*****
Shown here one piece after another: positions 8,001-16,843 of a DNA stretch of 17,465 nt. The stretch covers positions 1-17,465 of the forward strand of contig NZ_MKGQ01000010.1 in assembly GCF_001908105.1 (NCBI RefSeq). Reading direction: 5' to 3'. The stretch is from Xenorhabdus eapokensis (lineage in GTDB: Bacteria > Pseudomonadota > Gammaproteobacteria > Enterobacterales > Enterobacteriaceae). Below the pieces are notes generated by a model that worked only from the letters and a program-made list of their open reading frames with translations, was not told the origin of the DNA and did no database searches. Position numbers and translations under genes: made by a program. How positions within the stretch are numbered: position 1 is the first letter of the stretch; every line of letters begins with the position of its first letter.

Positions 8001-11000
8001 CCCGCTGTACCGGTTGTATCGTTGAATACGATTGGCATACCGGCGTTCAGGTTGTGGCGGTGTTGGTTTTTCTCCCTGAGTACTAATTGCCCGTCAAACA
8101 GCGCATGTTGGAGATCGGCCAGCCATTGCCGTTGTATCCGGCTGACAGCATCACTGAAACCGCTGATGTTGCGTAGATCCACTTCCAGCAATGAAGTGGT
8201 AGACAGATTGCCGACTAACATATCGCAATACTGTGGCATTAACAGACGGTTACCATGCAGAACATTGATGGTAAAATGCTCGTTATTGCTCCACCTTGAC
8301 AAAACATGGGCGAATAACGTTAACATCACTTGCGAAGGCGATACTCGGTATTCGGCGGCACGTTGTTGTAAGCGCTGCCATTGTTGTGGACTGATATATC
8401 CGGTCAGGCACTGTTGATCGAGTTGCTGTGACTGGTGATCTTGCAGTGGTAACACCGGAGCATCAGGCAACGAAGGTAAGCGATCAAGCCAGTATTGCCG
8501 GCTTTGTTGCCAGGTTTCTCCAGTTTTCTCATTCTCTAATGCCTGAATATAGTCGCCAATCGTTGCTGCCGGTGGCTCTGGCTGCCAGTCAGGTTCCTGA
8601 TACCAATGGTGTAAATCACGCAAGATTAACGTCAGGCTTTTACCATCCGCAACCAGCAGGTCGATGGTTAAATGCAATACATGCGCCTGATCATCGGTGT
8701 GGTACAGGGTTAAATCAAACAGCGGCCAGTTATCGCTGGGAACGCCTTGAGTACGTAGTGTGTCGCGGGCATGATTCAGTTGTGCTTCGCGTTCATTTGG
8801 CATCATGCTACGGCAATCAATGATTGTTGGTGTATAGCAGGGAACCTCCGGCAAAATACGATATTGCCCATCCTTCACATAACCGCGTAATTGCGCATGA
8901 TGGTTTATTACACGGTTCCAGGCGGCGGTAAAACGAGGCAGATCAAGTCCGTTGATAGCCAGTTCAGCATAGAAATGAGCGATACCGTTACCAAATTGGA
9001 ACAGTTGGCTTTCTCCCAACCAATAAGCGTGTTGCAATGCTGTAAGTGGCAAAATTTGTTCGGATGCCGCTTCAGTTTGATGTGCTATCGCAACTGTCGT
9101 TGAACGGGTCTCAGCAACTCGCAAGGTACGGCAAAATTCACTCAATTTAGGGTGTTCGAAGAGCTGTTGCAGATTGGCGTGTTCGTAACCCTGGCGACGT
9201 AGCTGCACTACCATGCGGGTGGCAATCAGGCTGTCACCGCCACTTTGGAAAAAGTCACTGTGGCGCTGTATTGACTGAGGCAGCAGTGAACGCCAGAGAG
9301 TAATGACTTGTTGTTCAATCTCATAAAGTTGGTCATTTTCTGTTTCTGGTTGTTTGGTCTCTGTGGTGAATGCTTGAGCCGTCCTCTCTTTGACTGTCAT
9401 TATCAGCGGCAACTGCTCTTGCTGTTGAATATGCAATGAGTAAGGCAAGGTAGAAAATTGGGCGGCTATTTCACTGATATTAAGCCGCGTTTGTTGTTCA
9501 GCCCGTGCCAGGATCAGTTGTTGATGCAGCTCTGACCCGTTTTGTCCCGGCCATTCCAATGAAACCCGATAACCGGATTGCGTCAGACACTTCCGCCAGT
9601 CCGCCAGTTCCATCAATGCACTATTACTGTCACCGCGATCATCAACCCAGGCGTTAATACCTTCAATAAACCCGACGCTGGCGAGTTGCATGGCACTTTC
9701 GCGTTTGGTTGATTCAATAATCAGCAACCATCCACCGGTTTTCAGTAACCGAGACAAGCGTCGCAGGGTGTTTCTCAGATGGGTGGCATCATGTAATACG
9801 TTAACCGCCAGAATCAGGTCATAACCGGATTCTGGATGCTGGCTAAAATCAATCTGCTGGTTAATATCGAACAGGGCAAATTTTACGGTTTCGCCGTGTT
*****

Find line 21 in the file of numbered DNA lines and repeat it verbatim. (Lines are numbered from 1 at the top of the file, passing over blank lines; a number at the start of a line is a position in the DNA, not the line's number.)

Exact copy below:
9801 TTAACCGCCAGAATCAGGTCATAACCGGATTCTGGATGCTGGCTAAAATCAATCTGCTGGTTAATATCGAACAGGGCAAATTTTACGGTTTCGCCGTGTT